Kim Lajoie's blog

5 Compression Mistakes That Keep Even “Smart” People Stuck

by Kim Lajoie on March 2, 2012

Joe Gilder:

1. Waiting until the end of the mix to add compression to the mix bus.

This is the easiest way to unravel a great mix. If you want to compress the entire mix (which is totally fine to do), make sure you add the compressor to your mix bus EARLY in the process.

Then make all your mix decisions while listening to the mix THROUGH that compressor.

Well, I don’t think so.

Yes, mixing into a compressor is common technique, but that doesn’t mean it’s the only way to do it. There’s nothing wrong with getting a finely-balanced mix without any mix bus processing, and then applying gentle compression over the whole lot in the final stages of the mix. Yes, it’s possible to overdo anything and end up with a mess, but it’s also possible to get great mixes by applying compression at the very end.

I know because that’s exactly what I do, and I get great mixes doing exactly that.

Of course, it’s easy to do badly and, like most aspects of mixing, it’s easier to do badly than it is to do well. But is it “the easiest way to unravel a great mix”? I don’t even know what that means. If you have a great mix, isn’t it already finished? If you wanted to ‘unravel’ it, you could start by pulling all the faders up to unity and deactivating all your EQs. That’s pretty easy. Or maybe using heaps of bad reverb on the mix bus? That’s also pretty easy. If you asked Ian Shepherd, he might say trying to make everything loud unravels mixes.

Your turn: What do you think is the easiest way to unravel a great mix?

-Kim.

11 thoughts on “5 Compression Mistakes That Keep Even “Smart” People Stuck

  1. Dan Bong says:

    Right on! As I was reading from the top I was thinking “Well, not really…”, didn’t realise it wasn’t from you.

    Dunno about unraveling a great mix, but for me the easiest way to screw one up is to spend too long at it without a break. I completely lose my reference points and objectivity.

  2. Kapitano says:

    There’s lots of ways to mess up a mix at the final stage – applying a (too steep) EQ slope to everything, or an extra layer of (too much) ‘unifying’ reverb, (too much) widening the stereo on the high frequencies and/or narrowing the low ones, or adding the final maximising compressor, (cranked up way too much).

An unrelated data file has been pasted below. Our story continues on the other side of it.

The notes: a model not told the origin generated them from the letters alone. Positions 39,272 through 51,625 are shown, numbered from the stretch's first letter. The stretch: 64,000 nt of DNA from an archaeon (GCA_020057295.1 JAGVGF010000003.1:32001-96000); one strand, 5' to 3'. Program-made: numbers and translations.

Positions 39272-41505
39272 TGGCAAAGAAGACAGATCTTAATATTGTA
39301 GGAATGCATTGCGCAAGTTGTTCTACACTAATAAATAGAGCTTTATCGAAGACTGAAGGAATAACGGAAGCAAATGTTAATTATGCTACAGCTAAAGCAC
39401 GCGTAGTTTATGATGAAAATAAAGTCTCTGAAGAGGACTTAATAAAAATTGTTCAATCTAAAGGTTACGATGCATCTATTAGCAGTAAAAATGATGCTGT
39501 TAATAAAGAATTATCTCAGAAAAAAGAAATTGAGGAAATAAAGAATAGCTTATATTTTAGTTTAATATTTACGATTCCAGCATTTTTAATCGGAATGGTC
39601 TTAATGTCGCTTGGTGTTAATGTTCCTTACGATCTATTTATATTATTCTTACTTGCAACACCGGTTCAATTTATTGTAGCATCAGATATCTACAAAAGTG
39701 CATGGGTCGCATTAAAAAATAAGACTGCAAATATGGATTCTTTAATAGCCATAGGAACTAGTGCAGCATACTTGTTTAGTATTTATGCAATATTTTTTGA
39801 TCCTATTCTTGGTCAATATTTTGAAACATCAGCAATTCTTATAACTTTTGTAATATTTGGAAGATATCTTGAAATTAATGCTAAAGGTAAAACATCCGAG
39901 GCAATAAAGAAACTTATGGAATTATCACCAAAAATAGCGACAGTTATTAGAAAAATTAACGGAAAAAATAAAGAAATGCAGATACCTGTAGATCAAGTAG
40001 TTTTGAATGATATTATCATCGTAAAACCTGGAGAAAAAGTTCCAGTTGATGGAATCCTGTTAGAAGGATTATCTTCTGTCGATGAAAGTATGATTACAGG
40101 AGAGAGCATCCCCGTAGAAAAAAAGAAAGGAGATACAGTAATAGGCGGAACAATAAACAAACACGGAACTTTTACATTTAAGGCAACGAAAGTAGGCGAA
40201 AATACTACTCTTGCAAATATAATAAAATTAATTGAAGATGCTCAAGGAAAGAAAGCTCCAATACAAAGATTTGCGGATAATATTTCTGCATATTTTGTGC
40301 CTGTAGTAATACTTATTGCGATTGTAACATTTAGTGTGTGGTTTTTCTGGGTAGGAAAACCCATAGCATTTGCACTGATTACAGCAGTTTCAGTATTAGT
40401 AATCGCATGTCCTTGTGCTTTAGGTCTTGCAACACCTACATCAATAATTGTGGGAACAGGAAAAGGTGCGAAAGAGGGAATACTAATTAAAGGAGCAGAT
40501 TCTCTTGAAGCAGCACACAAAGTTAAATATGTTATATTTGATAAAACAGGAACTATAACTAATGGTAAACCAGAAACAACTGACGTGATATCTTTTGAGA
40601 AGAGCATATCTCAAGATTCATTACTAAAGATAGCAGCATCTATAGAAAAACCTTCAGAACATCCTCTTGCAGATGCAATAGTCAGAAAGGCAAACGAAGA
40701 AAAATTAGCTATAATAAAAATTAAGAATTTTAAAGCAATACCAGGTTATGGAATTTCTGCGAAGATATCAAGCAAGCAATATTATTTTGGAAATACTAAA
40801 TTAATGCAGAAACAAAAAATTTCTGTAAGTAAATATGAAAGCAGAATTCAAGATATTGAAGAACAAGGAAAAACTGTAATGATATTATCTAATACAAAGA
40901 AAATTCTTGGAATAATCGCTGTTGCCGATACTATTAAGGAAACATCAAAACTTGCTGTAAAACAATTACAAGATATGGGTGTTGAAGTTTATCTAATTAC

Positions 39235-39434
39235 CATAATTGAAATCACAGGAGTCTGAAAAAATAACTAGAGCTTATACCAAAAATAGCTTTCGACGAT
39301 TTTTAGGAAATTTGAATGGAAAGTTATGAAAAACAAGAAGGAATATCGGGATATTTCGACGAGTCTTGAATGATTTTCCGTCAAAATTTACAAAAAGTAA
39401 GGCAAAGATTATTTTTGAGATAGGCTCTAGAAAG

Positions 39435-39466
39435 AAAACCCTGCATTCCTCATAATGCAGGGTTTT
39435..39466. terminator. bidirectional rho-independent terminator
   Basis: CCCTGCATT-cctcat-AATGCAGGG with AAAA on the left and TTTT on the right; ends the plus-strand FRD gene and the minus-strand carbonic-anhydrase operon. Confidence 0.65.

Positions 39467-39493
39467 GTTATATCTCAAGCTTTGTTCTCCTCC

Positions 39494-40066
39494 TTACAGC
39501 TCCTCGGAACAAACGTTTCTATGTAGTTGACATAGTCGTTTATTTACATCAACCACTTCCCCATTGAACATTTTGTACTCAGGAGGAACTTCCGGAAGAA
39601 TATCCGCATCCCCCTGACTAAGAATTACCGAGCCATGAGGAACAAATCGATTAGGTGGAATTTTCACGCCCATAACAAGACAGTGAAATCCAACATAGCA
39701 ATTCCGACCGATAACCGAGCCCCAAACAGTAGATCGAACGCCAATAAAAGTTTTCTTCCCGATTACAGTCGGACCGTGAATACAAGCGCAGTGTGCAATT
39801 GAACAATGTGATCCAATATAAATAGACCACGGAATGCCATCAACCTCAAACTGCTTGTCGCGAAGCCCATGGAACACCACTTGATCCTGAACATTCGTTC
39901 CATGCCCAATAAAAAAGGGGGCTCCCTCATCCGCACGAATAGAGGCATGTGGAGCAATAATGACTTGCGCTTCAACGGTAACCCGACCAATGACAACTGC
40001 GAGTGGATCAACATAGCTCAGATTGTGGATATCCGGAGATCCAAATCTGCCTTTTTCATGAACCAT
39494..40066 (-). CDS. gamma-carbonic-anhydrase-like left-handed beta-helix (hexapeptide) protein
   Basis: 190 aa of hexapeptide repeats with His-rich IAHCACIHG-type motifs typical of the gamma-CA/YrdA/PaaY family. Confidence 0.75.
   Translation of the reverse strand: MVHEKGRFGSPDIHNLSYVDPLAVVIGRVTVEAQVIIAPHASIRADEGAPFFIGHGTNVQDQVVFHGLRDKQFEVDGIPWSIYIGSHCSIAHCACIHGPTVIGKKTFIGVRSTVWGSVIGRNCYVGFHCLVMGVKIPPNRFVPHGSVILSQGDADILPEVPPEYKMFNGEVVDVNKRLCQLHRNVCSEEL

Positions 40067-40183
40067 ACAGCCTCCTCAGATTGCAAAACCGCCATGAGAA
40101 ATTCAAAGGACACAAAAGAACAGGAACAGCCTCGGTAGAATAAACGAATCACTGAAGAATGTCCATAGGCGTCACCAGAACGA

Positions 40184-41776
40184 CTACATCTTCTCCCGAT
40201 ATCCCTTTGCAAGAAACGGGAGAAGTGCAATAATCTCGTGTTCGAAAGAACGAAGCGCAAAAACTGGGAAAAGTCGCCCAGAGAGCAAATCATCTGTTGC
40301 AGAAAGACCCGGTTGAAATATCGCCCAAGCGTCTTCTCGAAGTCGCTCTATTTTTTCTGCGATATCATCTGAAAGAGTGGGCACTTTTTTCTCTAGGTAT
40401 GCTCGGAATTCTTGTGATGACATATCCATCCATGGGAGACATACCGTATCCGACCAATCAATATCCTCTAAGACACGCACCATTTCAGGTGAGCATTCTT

I’ve killed mixes in all these ways, but it was all really the same mistake: Trying to make a *big* difference to the overall sound at the mastering stage.

    And why would I want to make the difference as big as possible? Mainly because I’d just spent the last week listening to the same track hundreds of times, and I was utterly bored of the song, and a big change wasn’t boring.

  3. Joe Gilder says:

    I’m certainly not saying this is the only way to mix. You have to keep in mind that my audience is mostly beginners…

    Also, I simply like mixing THROUGH a compressor the entire time. It’s gentle compression (only a dB or two of gain reduction every once in a while), but it usually allows me to use LESS compression on individual tracks, which I like.

  4. Kim Lajoie says:

    I find it easy to lose objectivity when I spend too long on a song even when I take regular breaks. If a song remains ‘in progress’ for long enough, I start to lose my excitement about it.

    -Kim.

  5. Kim Lajoie says:

    Ah yes, attempting dramatic changes in mastering is a classic killer. It’s particularly dangerous when people see the purpose of mastering as something like ‘adding the magic sparkle’. They focus too much on adding some mysterious sparkle or magic that doesn’t exist (if it existed, they’d probably add it in the mix).

    -Kim.

  6. Kim Lajoie says:

    Mixing through a mix bus compressor is certainly a common technique – nothing wrong with that. Obviously it works for you, that’s cool.

    I wonder if your experience with adding mix bus compression at the end of the mix was similar to mine when I tried it years ago? I found that the mix-bus compressor messed up my mix balance:

    http://blog.kimlajoie.com/mixing-with-2-bus-processing/

    I tried it a few times, didn’t like it, then mixed into a naked mix bus for years (getting pretty good mixes while I was at it). It’s only recently that I’ve returned to mix-bus processing:

    http://blog.kimlajoie.com/sweetening-your-mix-bus-and-why-you-shouldnt-wait-for-mastering-to-do-it/

    -Kim.

  7. Adam says:

    One way I hear people unravel a good mix is by boosting a bass or a high too much or with too much resonance. It unravels when people respond to that by boosting the said lows or highs of other instruments. I always cut and rarely ever boost.

    The second mistake I hear people make is applying too many effects to something and making it almost completely impossible to fit anywhere.

    The last, and most frequent, is WAY too many wet and forward effects.

  8. romik says:

    I use Kush Audio’s UBK-1 on the 2 bus, but only after all individual tracks that needed compression have been compressed individually and after group compression.

  9. Kim Lajoie says:

    Good comment about EQ. It’s easy to try to compensate for a boost by applying another boost. Often that just creates more mess. Best to listen to the sound raw and apply the tonal changes once. If you find yourself having to compensate for your previous work, better to reassess and possibly redo it.

    -Kim.

  10. Kim Lajoie says:

    That’s a similar approach to mine. Do you find it easy to mess up your mix doing it that way?

    -Kim.

  11. romik says:

    Not at all, as most of the work has been done already by dedicated compression, 2 bus compressor provides the final finishing touch. So it’s not controlling dynamics of the whole mix, but tightening up all the sections. I mostly go for 1-1.5db GR on a 2 bus.

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